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Essential Spider-Man Vol. 1 Paperback – August 11, 1998

4.6 out of 5 stars 48 customer reviews

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Product Details

  • Series: Essential (Marvel Comics)
  • Paperback: 528 pages
  • Publisher: Marvel Comics; 6th edition (August 11, 1998)
  • Language: English
  • ISBN-10: 0785109889
  • ISBN-13: 978-0785109884
  • Product Dimensions: 6.6 x 0.8 x 10 inches
  • Shipping Weight: 1.2 pounds
  • Average Customer Review: 4.6 out of 5 stars  See all reviews (48 customer reviews)
  • Amazon Best Sellers Rank: #842,755 in Books (See Top 100 in Books)

Customer Reviews

Top Customer Reviews

By Jeffrey A. Veyera on July 31, 2000
Format: Paperback
Now that Marvel Comics has picked over the bones of its original lineup until there is not a sliver of meat left on them, it is refreshing to reread the original stories and realize what a mighty, graceful beast Marvel once was, back when its writers and artists gave a damn.
"The Essential Spider-Man" harkens us back to the early 60s, when an angst-ridden teenager first was bitten by a radioactive spider and learned that with great power comes great responsibility. Stan Lee is often ridiculed for his overwrought prose, but his Spider-Man tales remain extremely poignant and affecting some four decades after they were written, while their postmodern successors seem dated already.
Perhaps the most amazing thing about the amazing Spider-Man is that Lee creates a supporting, non-superpowered cast which is often more compelling than the heroes and villains. Flash Thompson, Peter Parker's archenemy, is also Spider-Man's biggest fan, willing to undertake reckless acts of courage to keep his hero's name from being dragged through the mud. Betty Brant, whose brother died after an ill-considered criminal career, loves Peter Parker but despises his alter ego, building a wall between her and Parker that neither can breach. "The Essential Spider-Man" is packed with such realistic contradictions.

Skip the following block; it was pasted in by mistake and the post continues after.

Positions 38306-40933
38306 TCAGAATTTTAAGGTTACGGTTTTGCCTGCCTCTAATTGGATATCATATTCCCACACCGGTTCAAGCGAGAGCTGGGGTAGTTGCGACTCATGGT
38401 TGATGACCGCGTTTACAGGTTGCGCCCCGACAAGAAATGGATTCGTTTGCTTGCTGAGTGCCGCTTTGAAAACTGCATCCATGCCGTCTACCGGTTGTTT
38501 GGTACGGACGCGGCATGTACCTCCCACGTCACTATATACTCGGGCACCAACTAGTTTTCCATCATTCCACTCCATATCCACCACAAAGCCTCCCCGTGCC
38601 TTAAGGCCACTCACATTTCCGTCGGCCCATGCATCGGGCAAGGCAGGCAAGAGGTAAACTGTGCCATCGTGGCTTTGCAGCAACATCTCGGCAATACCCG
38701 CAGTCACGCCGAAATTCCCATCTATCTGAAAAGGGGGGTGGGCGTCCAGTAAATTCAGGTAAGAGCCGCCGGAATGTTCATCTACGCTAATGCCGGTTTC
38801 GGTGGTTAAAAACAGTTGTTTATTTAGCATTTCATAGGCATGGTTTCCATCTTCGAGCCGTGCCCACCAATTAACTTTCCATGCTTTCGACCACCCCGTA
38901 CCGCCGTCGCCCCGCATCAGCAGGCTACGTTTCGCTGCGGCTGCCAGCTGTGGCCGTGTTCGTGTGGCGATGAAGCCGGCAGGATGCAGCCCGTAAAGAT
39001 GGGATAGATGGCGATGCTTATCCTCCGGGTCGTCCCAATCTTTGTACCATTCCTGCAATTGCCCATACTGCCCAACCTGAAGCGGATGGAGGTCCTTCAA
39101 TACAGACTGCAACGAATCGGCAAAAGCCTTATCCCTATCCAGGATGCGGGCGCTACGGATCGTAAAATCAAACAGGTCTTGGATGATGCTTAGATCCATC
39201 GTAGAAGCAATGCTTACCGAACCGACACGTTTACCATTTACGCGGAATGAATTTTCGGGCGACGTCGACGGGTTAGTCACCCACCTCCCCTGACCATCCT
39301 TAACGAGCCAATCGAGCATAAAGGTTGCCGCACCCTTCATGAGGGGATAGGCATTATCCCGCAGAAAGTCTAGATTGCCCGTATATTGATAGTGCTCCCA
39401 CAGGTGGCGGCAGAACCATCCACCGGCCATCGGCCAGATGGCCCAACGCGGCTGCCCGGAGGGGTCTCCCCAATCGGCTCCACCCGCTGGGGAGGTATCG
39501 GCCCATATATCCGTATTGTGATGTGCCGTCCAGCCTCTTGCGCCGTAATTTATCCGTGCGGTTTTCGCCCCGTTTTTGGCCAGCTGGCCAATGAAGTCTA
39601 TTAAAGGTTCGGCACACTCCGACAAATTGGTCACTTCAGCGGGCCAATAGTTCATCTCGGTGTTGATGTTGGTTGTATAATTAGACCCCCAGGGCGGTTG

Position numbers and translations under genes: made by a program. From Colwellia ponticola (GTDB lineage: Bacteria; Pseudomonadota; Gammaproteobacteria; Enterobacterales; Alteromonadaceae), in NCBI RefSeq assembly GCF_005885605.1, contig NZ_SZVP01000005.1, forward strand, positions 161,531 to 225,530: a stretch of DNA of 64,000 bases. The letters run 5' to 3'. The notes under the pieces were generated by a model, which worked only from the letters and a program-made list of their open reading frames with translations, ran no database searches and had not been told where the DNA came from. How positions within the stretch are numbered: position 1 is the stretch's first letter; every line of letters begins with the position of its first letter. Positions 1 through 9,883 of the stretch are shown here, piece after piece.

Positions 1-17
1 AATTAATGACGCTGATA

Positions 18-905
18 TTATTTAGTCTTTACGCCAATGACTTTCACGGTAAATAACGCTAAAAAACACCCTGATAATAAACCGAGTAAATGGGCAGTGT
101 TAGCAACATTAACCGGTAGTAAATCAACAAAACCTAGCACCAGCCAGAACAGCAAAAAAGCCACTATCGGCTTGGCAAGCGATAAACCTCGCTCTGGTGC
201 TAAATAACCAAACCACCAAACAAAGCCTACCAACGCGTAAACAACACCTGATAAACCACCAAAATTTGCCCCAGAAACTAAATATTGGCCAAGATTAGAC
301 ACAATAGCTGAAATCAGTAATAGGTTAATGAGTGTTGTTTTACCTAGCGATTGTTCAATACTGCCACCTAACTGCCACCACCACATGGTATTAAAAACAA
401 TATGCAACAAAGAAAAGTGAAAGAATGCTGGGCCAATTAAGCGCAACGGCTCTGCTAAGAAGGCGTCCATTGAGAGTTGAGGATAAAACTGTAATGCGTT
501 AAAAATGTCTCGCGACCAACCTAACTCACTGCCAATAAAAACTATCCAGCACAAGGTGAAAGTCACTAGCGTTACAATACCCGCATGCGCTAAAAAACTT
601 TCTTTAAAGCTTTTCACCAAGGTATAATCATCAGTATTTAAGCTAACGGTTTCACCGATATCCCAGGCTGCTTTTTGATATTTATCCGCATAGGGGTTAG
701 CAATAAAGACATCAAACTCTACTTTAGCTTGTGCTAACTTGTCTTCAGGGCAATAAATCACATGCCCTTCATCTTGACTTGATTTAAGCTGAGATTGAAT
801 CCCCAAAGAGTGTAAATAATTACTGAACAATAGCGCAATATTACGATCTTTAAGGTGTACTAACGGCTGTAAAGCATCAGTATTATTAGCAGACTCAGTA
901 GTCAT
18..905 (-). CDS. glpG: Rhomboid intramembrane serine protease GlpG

The collection covers Amazing Fantasy # 15 (the first appearance of Spider-Man) through Amazing Spider-Man # 20 and Annual # 1. The tales feature some incredibly fluid artwork by Steve Ditko, Stan the Man's superlative writing, and the first appearances of such characters as Sandman, Kraven the Hunter, Dr. Octupus, and the Green Goblin. Lee and Ditko's creativity is to be marveled at, given the number of characters they created during these twenty issues which are still viable in 2000.
If you're sick of the gorgeous garbage that passes for comics today, pick up this collection and see what the medium is capable in the hands of men who love it.
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Format: Paperback